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The first principle is not to fool yourself

We spend so much time and money trying to protect and enforce our rights against others that we overlook threats from within ourselves. The famous physicist, Richard Feynman, said, “The first principle is not to fool yourself – and you are the easiest person to fool.”

Most of us react negatively when someone is overconfident about themselves or their opinions. We have an inner voice that is quick to identify and judge anything that sounds arrogant or single-minded. That same voice, however, is peculiarly silent when we are overly confident about our own opinions or capabilities. We don’t tolerate overconfidence in others but we indulge in it ourselves.

Overconfidence is ubiquitous and manifests in a few ways. First, we overestimate our abilities or likelihood of success. Second, we are over-precise regarding how accurate we think we are about our perceptions and conclusions. Finally, we over-place ourselves as compared to others. In other words, we think that we are better than average as drivers of automobiles, parents, professionals, etc. In one study, although newly wedded couples acknowledged that the overall divorce rate is roughly 50%, on average, they believed that they as individuals faced a 0% chance of divorcing.

Despite the many ways in which we are overly confident, there is variability to the phenomenon and it can be influenced. We are more likely to be excessively optimistic about ourselves when we think in generalized or abstract terms, but when projects involve numerous details that we cannot control, we are less sure of ourselves.

Timing matters as well. When we are overly optimistic at the outset of a situation or a project, our confidence level is less likely to shrink – even in the face of contradictory evidence. But we are more likely to change our minds if doubt and pessimism exist at the outset of an endeavor.

Even though we may not like to deal with it in other people, overconfidence has its place within our own psyches. Studies show that it can provide benefits such as greater self-esteem and motivation to do difficult things. Overconfidence may also be strategically deployed to deceive and persuade others, especially in competitive situations like litigation and mediation of litigated disputes. Each side often postures with tough talk that predicts ultimate victory, even in the face of evidence that is unfavorable to them.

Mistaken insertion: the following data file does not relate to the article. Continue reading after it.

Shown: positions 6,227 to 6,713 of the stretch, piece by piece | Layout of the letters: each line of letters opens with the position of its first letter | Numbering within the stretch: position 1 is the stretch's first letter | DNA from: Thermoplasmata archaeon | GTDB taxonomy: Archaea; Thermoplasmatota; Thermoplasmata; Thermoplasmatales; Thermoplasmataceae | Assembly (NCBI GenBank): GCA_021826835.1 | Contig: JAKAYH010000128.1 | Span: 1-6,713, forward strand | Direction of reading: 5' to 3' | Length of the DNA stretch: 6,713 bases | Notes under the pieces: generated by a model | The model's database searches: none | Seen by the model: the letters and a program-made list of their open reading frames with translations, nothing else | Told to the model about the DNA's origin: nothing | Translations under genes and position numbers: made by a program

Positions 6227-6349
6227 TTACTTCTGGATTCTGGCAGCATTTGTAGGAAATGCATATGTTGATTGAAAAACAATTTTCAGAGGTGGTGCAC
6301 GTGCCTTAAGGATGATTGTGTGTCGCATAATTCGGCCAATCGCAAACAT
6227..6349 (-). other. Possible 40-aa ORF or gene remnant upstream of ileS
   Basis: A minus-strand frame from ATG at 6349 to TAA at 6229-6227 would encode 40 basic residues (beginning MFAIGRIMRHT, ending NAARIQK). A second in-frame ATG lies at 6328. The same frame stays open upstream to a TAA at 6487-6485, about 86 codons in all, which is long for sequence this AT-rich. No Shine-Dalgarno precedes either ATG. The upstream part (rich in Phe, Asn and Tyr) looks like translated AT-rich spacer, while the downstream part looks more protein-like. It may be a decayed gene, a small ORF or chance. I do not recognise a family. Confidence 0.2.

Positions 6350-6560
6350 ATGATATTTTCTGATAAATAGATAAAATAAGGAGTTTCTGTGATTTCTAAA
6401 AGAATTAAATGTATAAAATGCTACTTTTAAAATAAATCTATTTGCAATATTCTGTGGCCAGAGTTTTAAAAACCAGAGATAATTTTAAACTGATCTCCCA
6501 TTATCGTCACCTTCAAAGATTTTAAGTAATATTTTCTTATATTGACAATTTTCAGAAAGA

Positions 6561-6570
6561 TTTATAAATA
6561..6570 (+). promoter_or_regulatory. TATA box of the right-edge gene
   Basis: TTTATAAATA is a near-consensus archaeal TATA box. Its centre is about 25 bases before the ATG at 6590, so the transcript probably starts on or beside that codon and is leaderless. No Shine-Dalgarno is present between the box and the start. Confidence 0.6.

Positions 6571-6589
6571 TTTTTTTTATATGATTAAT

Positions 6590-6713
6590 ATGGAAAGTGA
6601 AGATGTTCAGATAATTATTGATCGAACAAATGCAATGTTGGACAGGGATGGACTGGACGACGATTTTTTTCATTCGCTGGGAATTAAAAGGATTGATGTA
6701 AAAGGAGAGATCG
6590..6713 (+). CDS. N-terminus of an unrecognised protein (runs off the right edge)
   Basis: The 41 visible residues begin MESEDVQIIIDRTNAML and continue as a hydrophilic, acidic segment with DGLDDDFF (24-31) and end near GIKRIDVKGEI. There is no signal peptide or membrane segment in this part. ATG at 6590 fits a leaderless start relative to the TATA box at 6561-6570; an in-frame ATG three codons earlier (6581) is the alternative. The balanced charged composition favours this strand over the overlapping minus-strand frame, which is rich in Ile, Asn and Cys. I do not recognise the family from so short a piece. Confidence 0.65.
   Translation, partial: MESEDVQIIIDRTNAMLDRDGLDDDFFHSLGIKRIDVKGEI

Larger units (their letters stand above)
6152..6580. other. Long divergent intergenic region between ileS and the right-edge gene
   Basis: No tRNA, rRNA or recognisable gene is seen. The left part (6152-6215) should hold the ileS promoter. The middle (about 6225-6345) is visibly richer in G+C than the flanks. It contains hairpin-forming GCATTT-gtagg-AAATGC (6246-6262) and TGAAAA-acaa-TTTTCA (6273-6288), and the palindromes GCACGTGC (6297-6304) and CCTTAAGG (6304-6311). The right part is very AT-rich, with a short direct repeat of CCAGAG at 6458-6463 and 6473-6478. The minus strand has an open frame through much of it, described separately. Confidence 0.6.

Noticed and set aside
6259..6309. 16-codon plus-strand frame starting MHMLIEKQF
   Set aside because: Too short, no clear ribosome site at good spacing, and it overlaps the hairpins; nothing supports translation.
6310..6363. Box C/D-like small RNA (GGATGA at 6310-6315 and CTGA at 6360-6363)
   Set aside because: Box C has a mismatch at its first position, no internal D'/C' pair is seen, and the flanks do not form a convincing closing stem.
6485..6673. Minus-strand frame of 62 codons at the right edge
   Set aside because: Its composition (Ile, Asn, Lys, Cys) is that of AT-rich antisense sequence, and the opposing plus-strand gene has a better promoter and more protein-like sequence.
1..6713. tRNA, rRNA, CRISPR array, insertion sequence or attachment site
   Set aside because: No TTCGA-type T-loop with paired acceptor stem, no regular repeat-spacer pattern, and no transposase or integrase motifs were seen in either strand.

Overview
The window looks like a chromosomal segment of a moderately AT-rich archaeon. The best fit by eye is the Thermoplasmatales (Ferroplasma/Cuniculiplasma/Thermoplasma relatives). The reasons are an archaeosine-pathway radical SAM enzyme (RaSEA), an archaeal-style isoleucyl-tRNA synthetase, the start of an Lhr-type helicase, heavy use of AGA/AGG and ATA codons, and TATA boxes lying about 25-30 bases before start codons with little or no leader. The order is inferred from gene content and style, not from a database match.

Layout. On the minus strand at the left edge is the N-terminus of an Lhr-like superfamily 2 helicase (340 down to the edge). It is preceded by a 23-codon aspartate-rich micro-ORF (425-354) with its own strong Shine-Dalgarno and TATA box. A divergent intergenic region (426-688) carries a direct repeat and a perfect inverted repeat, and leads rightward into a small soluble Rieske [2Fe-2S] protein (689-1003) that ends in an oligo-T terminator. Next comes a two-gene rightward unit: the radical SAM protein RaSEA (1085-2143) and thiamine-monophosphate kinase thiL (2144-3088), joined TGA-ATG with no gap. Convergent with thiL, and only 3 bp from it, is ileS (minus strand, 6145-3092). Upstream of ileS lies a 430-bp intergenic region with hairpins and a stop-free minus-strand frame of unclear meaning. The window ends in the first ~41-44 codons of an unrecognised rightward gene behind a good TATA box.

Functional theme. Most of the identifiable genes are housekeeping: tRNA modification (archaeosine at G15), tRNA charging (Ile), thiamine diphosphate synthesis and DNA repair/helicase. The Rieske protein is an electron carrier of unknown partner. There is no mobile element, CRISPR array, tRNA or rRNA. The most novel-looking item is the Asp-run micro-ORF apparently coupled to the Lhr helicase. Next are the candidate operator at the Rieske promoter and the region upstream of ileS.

Internal conversations between counsel and client should be nuanced and balanced, but may not be. Organizational cultures and ungrounded client expectations often fan the flames of “confirmation bias” where everyone on the team gravitates around evidence that supports their position, while discounting or ignoring everything else. Usually there is little appreciation of how many consequential factors reside out of any lawyer’s control.

But risk management may be larger than how we perceive uncertainty or value money. Sometimes it’s not about money at all. Many attorneys define success in terms of executing their clients’ objectives and earning client loyalty. Furthermore, some lawyers feel that they can be, and perhaps should be, responsible for the decisions of judges and juries. They believe their actions can determine the outcome of a case. Similarly, clients often feel the same way.

Insurance companies may litigate for reasons not readily apparent to outsiders. Although they can afford to take risks, payment of any amount to settle may be highly scrutinized when a liability defense can be asserted.

Often, a great deal of internal pressure exists within an insurance company to maintain the status quo of how risk is managed. An underwriting department may be overly invested in exclusionary language and not want the claims department to settle. Case reports from lawyers who may be risk averse filter their way up to company leaders who may be risk seeking and view “questionable” outcomes as “winnable” outcomes.

This raises an interesting dichotomy between the ways in which jury verdicts are viewed. While individuals look to juries as form of accountability, some institutions blame them or use them as “cover” when corporate politics or an executive’s ego takes priority.

These dynamics challenge lawyers and mediators to consider any number of reasons why litigants may want to assume more risk than seems rational. Many mediators believe their assessment of risk is more realistic than that of the parties or counsel.

Perhaps mediators should acknowledge their own biases. In my view, sometimes lawyers have an unshakable confidence in his or her client’s case for professional reasons and no mediation technique can alter it.

If you make it past Feynman’s first principle, I wish you good success.

Jeff Trueman is a full-time mediator and arbitrator. He can be reached at jt@jefftrueman.com.